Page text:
Fundraise Smarter

The Nonprofit Website Tweak You'd Be Crazy To Not Try

Posted by Andrew Littlefield on Jan 25, 2016 10:00:00 AM

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The other day, I saw this tweet pop-up on my timeline:

Ah, the age-old debate: should we feature a pop-up ask on our nonprofit website or not? 

I have a problem with this question though. I don’t think it’s the right question to ask.

It’s not whether or not you should have a pop-up ask; it’s what should you be asking for?

A word on pop-ups

I’m just going to come out and say it: you should be using some sort of pop-up call-to-action on your site.

With a few exceptions, I think it’s crazy not to.


Because they work.

They’re also ridiculously easy to set up these days, and there are a ton of free options out there (I’m partial to SumoMe). 

Now, when people hear the phrase “pop-up,” they immediately recoil, and for good reason. For years, that phrase meant intrusive, aggressive, scummy internet ads that would open up in a new window and flash wildly in your face, trying to get you to play online poker or visit other…*ahem* sites of ill-repute.

Check out our nonprofit website guide for more tips

Today’s pop-ups are different (technically, it’s not even a pop-up, but a “lightbox”), and when used properly and ethically can help you grow your audience and turn one-time visitors into repeat readers, donors, and supporters. They’re highly customizable, so you can make them effective but not overly intrusive. They don’t open in a separate window, so they’re very easy to close and dismiss if your visitor is uninterested. Plus, we’re talking about pop-ups that ask people to take an action involving your organization. You know, the very site they’re willingly visiting. You’re not directing them to some outside site that’s completely unrelated to what they’re looking at.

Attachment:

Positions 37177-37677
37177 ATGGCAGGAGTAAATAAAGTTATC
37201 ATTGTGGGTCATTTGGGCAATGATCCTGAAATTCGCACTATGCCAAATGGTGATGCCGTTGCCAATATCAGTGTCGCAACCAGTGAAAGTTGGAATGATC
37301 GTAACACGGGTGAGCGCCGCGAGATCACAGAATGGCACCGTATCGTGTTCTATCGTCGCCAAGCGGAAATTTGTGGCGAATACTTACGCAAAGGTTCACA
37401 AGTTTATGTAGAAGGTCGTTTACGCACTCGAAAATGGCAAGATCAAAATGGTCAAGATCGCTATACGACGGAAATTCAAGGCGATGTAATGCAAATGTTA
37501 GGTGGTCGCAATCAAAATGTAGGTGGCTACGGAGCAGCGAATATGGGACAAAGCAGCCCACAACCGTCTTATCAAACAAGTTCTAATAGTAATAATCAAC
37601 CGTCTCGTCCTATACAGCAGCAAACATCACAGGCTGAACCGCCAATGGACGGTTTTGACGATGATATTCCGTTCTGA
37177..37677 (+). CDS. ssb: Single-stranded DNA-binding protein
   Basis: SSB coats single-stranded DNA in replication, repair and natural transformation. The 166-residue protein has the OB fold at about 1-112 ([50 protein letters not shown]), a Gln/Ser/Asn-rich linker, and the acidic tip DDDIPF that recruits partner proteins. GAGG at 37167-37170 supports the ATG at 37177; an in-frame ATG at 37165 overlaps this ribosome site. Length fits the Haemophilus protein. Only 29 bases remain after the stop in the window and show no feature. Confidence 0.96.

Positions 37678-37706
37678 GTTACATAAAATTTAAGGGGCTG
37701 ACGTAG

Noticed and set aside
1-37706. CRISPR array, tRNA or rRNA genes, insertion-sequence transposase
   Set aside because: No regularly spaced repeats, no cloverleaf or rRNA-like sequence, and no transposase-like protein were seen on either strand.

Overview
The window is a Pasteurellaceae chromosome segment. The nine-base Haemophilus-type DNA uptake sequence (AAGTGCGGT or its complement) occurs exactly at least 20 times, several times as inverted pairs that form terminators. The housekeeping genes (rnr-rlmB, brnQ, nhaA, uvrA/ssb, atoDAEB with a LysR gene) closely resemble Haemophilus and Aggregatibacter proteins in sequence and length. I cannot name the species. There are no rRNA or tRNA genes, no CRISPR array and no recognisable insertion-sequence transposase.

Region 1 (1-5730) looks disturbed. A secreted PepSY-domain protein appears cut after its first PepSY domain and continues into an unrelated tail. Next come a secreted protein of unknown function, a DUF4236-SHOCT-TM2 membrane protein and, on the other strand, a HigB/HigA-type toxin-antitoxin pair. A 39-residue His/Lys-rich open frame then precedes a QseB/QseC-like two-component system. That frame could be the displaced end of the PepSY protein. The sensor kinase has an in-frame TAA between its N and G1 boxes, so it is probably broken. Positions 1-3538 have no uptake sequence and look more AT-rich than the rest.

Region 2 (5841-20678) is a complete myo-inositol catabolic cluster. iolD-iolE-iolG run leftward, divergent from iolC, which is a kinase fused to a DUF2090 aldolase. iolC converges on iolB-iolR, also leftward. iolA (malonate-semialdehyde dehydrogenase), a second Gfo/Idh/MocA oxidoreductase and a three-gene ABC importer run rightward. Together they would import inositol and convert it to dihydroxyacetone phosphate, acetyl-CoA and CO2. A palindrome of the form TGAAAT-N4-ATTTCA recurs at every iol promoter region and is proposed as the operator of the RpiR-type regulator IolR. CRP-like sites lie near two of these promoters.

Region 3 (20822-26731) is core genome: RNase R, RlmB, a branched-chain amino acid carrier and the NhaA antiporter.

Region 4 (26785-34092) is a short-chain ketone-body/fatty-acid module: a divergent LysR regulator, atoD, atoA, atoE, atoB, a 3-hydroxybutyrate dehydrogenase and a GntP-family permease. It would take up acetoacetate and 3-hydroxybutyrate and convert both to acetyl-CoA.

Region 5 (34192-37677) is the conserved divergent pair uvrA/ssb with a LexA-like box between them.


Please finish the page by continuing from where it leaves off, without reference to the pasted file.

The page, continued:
So what does properly and ethically mean? Here’s some guidelines:

  • Make sure it’s mobile-friendly. Nothing will turn off a visitor more if they can’t close your pop-up form because it only works on desktop
  • Give people an easy out. If they want in, they’ll click it. If not, they’ll exit. Hiding the close button or making it hard to find only serves to push away your visitors.
  • Don’t be excessive. One pop-up should be enough. If you start showing multiple, you run the risk of just pissing people off.
  • Make it smart. Most forms will allow you to control how often they are shown. You don’t need to show it to every visitor every single time they visit. Show it once, then give people a break for a week or so.

When sticking to these rules, you can use a pop-up on your site without hurting user experience, and the amount of people who will be turned-off by it will be minimal.

Now, back to my original point: it’s not should you ask, it’s what you should ask.

What Should You Ask?

The initial thought by many digital fundraisers is to use a pop-up to make a donation ask. That just makes sense right?

Not so fast.

When’s the last time you walked into a brand new store, grabbed the very first thing you passed as you walked in the door, went immediately to the cash register and slapped down $100?

Never, right?

No, you look around. You pick up a few things. You try something on. The sales associate tells you about the item and the store. They tell you how it’s handmade in Italy. You feel the high quality. You have an internal debate about whether it’s worth the money. Then you lay down money for the purchase.

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Asking for money from a first time visitor to your website immediately upon entering is like asking someone to buy a pair of shoes before they’ve even tried them on. It ain’t gonna happen.

What’s much more likely to happen is someone might exchange their email address with you.

That’s what you should be asking for.

More than money, more than social media “likes” and “follows,” you need to be converting visitors into subscribers by asking for an email address.

There’s two big reasons for this: 1) it’s a low-commitment ask (i.e. - higher conversion) and 2) it allows you to build a relationship (i.e. - better retention rates) with a supporter by entering into a communication correspondence with them.